In the Era of #MeToo and Time’s Up, Hollywood Still Has an Accountability Problem
This year’s Oscars were possibly the most diverse ever. With wins for Coco (a movie set in and celebrating Mexican culture), Guillermo Del Toro as Oscar’s second Mexican winner in the Best Director category, and Jordan Peele’s historic win as the first Black person to ever win for Best Original Screenplay for his social horror movie, Get Out, the show was a watershed for many cultures and racial groups.
And in a year with such stunning diversity, women were front and center, with appearances by social activists like Taranna Burke and Janet Mock, and an incredible moment of validity when actresses (and high-profile Harvey Weinstein accusers) Ashley Judd and Salma Hayek were joined onstage with Annabella Sciorra to introduce a video montage discussing how Hollywood is celebrating diversity and protecting women in 2018.
But for all the talk of diversity, and all the historic wins, Oscar celebrated at least two men — Kobe Bryant and Gary Oldman — accused of violence towards women. Not only were these men’s checkered pasts not considered, but the accused were awarded for their work in 2017. In the era of #MeToo and Time’s Up, why does there remain such a disconnect in Hollywood?
In 2003, a 19-year-old hotel worker in Colorado accused basketball star Kobe Bryant of rape after she visited his hotel room at his request. Immediately after their encounter, her colleagues noticed her shaking and crying. She was bloody, and her blood was found on Bryant’s clothing.
Bryant admitted to cheating on his wife, but not that the encounter wasn’t consensual. He eventually paid the woman an undisclosed amount in order to avoid going to court. On Sunday, Bryant won an Oscar for the animated short he produced, Dear Basketball.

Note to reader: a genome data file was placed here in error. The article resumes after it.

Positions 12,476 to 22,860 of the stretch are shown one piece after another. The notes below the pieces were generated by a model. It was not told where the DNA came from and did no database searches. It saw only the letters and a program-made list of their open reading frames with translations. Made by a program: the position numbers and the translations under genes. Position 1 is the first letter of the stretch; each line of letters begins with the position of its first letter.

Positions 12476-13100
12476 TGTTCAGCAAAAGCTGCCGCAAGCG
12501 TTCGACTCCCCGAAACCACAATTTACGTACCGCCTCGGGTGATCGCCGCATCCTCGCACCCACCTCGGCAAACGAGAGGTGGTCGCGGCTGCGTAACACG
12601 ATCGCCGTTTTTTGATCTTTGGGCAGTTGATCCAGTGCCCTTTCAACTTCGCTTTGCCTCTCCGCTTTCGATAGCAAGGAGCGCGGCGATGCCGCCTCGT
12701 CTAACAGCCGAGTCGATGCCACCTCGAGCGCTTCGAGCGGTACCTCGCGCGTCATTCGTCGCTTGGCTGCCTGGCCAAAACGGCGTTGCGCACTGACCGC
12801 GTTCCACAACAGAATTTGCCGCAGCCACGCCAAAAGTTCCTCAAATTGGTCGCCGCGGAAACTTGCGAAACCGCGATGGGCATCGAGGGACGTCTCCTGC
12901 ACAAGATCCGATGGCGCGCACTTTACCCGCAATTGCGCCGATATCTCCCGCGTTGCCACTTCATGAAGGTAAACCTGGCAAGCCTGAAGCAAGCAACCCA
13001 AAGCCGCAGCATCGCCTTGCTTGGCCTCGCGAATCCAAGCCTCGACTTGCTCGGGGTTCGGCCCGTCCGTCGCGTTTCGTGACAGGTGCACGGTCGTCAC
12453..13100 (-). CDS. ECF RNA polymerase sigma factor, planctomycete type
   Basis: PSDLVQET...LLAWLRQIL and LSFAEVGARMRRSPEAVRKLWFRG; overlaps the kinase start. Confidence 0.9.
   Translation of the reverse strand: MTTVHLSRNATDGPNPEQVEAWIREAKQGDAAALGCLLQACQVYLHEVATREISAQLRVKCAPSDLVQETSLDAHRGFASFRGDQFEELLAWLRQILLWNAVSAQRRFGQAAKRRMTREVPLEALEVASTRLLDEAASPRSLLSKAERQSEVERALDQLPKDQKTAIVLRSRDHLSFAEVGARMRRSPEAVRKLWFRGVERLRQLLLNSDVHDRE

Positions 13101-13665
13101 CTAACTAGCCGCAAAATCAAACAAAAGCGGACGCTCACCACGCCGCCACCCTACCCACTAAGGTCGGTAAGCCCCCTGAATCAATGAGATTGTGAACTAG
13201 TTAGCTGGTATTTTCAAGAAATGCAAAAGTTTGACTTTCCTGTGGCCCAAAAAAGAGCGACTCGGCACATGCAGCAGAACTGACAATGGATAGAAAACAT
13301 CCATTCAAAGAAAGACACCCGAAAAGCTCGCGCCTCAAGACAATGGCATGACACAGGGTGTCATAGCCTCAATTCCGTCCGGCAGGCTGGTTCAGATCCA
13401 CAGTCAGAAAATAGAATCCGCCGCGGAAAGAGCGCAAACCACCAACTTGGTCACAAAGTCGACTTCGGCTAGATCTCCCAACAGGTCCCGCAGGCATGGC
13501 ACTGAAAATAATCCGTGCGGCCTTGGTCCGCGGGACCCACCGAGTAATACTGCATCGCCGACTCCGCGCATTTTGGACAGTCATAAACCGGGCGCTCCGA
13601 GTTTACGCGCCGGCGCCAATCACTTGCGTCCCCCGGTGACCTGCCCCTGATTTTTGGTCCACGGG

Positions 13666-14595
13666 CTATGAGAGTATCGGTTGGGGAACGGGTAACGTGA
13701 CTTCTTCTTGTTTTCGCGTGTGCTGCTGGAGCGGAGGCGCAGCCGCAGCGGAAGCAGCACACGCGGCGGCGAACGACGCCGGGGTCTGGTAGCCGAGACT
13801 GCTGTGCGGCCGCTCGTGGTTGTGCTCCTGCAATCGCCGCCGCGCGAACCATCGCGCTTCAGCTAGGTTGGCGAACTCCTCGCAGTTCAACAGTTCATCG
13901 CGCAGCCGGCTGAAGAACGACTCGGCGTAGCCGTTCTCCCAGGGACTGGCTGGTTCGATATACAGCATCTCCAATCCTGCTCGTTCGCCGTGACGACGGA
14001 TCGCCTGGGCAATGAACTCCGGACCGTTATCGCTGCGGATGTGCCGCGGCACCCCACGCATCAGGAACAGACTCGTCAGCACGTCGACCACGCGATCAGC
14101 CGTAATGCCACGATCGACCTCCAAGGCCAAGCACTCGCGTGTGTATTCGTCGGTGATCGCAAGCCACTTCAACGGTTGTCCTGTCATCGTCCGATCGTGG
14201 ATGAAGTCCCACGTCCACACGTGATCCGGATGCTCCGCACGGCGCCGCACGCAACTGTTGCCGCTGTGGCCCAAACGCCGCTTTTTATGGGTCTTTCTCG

In 2001, Donya Fiorentino, the now-ex-wife of actor Gary Oldman accused her then-husband of domestic abuse. Fiorentino says that Oldman beat her and strangled her with a phone receiver and cord, as well as verbally abused her. Fiorentino also claims that Oldman hurt her in front of their children, who were toddlers at the time.
“I backed away, with the phone receiver in my hand,” Fiorentino said at the time. “I tried to dial 911. Gary grabbed the phone receiver from my hand, and hit me in the face with the telephone receiver three or four times. Both of the children were crying.”
With Oldman’s Best Actor Oscar win for his portrayal of Winston Churchill in Darkest Hour, his ex’s allegations have gained new traction, and Fiorentino even called out the Academy’s choices for winners this year. “Congratulations, Gary and congratulations to the Academy for awarding not one, but two abusers with Oscars,” Fiorentino told TMZ. “I thought we had evolved. What happened to the #MeToo movement?”
Even E!’s emcee, Ryan Seacrest wasn’t slowed down after allegations of abuse by a former staffer gained new ground leading up to the red carpet. There was even talk of putting a 30-second delay on the live-to-air portion of the pre-show gala in order to protect Seacrest from any celebs who may say something outright to the mega producer.
So, while there’s been so much progress in Hollywood, and a new day may be coming for gender equality, allowing accused men such big leeway in the face of a cultural tide shift shows that there are still miles to go before we can truly say it’s a job well-done.
And like host Jimmy Kimmel said during his opening monologue, “we can’t let bad behavior slide anymore. The world is watching us.”
“We need to set an example and the truth is if we are successful here, we can work together to stop sexual harassment in the workplace,” he joked, “if we can do that, women will only have to deal with harassment all the time at every other place they go.”
We hope not.
(Photo by Kevin Winter/Getty Images)